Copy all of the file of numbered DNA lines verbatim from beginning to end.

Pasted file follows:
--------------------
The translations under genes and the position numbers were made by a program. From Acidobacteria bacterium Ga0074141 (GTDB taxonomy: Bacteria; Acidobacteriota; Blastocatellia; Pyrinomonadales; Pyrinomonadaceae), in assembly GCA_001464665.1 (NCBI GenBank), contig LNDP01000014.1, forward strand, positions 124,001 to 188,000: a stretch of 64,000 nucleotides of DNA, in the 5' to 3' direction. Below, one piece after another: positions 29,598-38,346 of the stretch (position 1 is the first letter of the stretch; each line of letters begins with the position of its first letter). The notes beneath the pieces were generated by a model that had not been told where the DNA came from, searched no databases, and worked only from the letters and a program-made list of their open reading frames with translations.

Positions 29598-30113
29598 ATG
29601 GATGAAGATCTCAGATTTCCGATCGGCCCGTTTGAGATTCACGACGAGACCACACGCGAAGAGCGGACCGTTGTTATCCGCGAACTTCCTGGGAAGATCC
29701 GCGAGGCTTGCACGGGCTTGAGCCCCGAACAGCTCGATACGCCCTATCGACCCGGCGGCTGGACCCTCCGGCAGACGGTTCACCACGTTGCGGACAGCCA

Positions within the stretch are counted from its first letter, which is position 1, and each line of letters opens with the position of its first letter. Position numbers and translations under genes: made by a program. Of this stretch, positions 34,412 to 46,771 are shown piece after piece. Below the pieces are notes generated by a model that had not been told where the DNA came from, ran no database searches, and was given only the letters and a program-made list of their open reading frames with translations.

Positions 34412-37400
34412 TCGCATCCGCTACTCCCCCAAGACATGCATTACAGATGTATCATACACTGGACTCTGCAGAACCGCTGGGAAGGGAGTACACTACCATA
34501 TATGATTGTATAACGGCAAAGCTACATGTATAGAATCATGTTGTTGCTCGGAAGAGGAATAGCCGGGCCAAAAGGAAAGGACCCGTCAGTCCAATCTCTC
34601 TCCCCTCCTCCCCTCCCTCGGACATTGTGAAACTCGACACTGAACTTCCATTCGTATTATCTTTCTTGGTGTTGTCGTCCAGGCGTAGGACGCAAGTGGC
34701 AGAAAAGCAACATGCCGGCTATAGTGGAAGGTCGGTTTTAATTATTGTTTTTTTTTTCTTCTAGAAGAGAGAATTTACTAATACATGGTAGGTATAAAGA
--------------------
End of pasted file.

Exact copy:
The translations under genes and the position numbers were made by a program. From Acidobacteria bacterium Ga0074141 (GTDB taxonomy: Bacteria; Acidobacteriota; Blastocatellia; Pyrinomonadales; Pyrinomonadaceae), in assembly GCA_001464665.1 (NCBI GenBank), contig LNDP01000014.1, forward strand, positions 124,001 to 188,000: a stretch of 64,000 nucleotides of DNA, in the 5' to 3' direction. Below, one piece after another: positions 29,598-38,346 of the stretch (position 1 is the first letter of the stretch; each line of letters begins with the position of its first letter). The notes beneath the pieces were generated by a model that had not been told where the DNA came from, searched no databases, and worked only from the letters and a program-made list of their open reading frames with translations.

Positions 29598-30113
29598 ATG
29601 GATGAAGATCTCAGATTTCCGATCGGCCCGTTTGAGATTCACGACGAGACCACACGCGAAGAGCGGACCGTTGTTATCCGCGAACTTCCTGGGAAGATCC
29701 GCGAGGCTTGCACGGGCTTGAGCCCCGAACAGCTCGATACGCCCTATCGACCCGGCGGCTGGACCCTCCGGCAGACGGTTCACCACGTTGCGGACAGCCA

Positions within the stretch are counted from its first letter, which is position 1, and each line of letters opens with the position of its first letter. Position numbers and translations under genes: made by a program. Of this stretch, positions 34,412 to 46,771 are shown piece after piece. Below the pieces are notes generated by a model that had not been told where the DNA came from, ran no database searches, and was given only the letters and a program-made list of their open reading frames with translations.

Positions 34412-37400
34412 TCGCATCCGCTACTCCCCCAAGACATGCATTACAGATGTATCATACACTGGACTCTGCAGAACCGCTGGGAAGGGAGTACACTACCATA
34501 TATGATTGTATAACGGCAAAGCTACATGTATAGAATCATGTTGTTGCTCGGAAGAGGAATAGCCGGGCCAAAAGGAAAGGACCCGTCAGTCCAATCTCTC
34601 TCCCCTCCTCCCCTCCCTCGGACATTGTGAAACTCGACACTGAACTTCCATTCGTATTATCTTTCTTGGTGTTGTCGTCCAGGCGTAGGACGCAAGTGGC
34701 AGAAAAGCAACATGCCGGCTATAGTGGAAGGTCGGTTTTAATTATTGTTTTTTTTTTCTTCTAGAAGAGAGAATTTACTAATACATGGTAGGTATAAAGA